7 God has sent me ahead of you to keep you and your families alive and to preserve many survivors.

 8 So it was God who sent me here, not you! And he is the one who made me an adviser to Pharaoh – the manager of his entire palace and the governor of all Egypt.

Genesis 50:20 You intended to harm me, but God intended it all for good. He brought me to this position so I could save the lives of many people.


Joseph learned and placed confidence in the Father, Who was in control of the storyline of his life.

Father I know and believe that You are always at work, preparing me to face and excel at whatever You have for me to do.


The Father employs discipline to direct us away from ungodliness and to enhance our productivity. He may leverage challenging individuals or situations to trim away any deadwood in our lives – such as inappropriate attitudes, actions, and relationships inconsistent with our identity as children of the King (Stanley).

Reproof, criticism, correction, and discipline are not intended to be pleasant. Dark valleys are typical for every child of the King. When we are in the midst of the dark nights of our souls, we do not always respond well. We often fail.

Hebrews 12:11 No discipline is enjoyable while it is happening – it’s painful! But afterward there will be a peaceful harvest of right living for those who are trained in this way.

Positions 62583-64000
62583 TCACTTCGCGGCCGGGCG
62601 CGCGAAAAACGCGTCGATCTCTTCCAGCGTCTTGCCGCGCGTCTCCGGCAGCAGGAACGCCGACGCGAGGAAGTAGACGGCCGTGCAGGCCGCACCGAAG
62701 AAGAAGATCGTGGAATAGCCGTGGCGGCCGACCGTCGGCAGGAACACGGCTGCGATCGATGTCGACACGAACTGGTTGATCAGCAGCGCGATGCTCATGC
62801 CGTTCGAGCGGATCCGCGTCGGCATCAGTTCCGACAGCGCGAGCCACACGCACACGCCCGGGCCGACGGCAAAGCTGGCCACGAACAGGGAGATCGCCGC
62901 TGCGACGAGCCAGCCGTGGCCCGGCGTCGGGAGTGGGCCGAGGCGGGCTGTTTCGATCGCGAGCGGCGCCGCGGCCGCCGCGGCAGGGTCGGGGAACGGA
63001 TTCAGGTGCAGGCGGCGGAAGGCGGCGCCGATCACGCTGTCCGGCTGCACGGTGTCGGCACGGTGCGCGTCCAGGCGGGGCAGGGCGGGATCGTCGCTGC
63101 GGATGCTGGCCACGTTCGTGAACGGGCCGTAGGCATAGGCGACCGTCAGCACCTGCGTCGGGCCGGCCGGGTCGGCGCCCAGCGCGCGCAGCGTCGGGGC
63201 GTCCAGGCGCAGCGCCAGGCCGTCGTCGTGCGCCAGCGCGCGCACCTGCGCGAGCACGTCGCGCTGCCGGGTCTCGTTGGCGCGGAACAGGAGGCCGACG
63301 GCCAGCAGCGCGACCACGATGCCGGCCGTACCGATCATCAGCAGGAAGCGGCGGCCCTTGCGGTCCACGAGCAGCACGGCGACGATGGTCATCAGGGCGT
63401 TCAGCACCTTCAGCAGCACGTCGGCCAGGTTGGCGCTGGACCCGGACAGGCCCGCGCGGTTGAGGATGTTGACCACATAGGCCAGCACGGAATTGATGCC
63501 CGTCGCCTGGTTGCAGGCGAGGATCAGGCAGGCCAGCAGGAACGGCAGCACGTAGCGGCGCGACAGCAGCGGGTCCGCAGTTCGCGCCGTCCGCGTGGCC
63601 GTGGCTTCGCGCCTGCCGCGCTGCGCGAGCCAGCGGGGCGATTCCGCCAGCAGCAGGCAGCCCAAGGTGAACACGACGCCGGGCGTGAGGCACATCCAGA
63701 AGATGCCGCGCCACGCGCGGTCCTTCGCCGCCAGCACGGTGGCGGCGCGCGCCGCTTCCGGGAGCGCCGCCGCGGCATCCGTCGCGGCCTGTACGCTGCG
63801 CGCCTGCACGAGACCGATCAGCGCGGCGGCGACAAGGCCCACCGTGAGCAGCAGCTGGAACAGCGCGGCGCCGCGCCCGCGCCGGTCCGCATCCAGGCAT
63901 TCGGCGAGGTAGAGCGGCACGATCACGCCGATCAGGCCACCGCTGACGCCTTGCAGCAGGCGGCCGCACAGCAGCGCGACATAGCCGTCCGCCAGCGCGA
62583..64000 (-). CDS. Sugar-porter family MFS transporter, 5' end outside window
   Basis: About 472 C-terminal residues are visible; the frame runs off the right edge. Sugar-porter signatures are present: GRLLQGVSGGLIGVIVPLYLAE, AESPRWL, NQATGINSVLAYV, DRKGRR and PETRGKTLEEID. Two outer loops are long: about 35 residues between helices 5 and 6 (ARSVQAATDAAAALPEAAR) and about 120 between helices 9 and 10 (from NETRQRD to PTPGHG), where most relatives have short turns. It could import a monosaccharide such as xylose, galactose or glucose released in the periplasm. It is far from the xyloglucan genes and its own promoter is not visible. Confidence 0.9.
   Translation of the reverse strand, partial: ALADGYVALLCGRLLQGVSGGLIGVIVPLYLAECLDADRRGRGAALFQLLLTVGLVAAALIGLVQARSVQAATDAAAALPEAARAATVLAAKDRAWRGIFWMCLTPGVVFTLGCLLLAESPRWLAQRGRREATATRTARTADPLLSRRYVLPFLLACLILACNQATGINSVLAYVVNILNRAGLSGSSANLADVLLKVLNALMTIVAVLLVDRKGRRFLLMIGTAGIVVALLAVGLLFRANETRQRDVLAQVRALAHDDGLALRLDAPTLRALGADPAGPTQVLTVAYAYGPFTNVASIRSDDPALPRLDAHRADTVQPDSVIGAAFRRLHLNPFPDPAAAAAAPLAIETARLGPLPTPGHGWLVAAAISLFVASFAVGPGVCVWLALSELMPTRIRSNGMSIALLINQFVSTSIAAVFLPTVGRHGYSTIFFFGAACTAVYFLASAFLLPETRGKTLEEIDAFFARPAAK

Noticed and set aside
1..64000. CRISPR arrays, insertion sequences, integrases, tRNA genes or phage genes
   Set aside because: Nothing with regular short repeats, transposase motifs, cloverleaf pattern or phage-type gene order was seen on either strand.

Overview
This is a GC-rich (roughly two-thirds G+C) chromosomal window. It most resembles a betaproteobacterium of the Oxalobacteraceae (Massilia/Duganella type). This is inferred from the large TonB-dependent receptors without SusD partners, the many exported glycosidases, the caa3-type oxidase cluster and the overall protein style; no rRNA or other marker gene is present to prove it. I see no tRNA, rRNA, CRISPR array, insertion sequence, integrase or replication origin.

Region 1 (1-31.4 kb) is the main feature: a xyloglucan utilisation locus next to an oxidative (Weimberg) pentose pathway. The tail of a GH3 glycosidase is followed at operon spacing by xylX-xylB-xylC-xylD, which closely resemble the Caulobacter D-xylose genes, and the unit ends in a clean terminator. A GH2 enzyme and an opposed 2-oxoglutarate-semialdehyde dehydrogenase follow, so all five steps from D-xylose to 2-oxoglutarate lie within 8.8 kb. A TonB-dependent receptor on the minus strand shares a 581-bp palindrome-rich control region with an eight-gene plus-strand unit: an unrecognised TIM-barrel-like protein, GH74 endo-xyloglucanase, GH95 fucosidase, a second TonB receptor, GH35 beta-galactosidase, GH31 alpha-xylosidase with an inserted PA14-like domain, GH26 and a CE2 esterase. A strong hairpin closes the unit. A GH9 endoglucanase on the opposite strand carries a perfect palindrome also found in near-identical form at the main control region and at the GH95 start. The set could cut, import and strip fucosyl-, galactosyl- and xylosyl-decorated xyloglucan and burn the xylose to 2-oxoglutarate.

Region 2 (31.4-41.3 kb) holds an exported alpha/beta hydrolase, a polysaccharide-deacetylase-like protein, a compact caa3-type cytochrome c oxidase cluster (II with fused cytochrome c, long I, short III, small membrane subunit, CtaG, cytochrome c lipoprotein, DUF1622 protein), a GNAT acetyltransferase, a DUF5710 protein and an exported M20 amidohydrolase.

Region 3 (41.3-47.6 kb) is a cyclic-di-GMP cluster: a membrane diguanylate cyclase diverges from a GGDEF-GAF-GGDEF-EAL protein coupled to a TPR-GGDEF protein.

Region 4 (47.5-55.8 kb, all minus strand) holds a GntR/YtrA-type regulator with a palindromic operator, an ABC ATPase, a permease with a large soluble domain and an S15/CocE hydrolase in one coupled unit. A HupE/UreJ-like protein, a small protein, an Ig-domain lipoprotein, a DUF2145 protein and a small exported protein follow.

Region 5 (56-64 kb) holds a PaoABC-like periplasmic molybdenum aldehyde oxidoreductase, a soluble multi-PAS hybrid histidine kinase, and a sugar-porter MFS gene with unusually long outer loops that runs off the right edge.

“Life is full of trouble. But in the hands of a loving God, our suffering is being used for eternal purposes” (Stanley).

Charles Stanley provides some helpful steps.

  • It’s important to respond well and evaluate criticism correctly.
  • Do not immediately reject the comment, blame the person, or defend yourself. Instead, consider what was said, and ask God to help you discern if it’s true.
  • Thank them for their interest in you. Tell them you will reflect on their observation.
  • Evaluate the criticism and determine what is under scrutiny – your beliefs and character.
  • View this as an opportunity for growth, and if necessary, apologize.
  • Rather than letting criticism trigger feelings of anger and self-pity, let it do good work in your life.

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© Dr. H 2023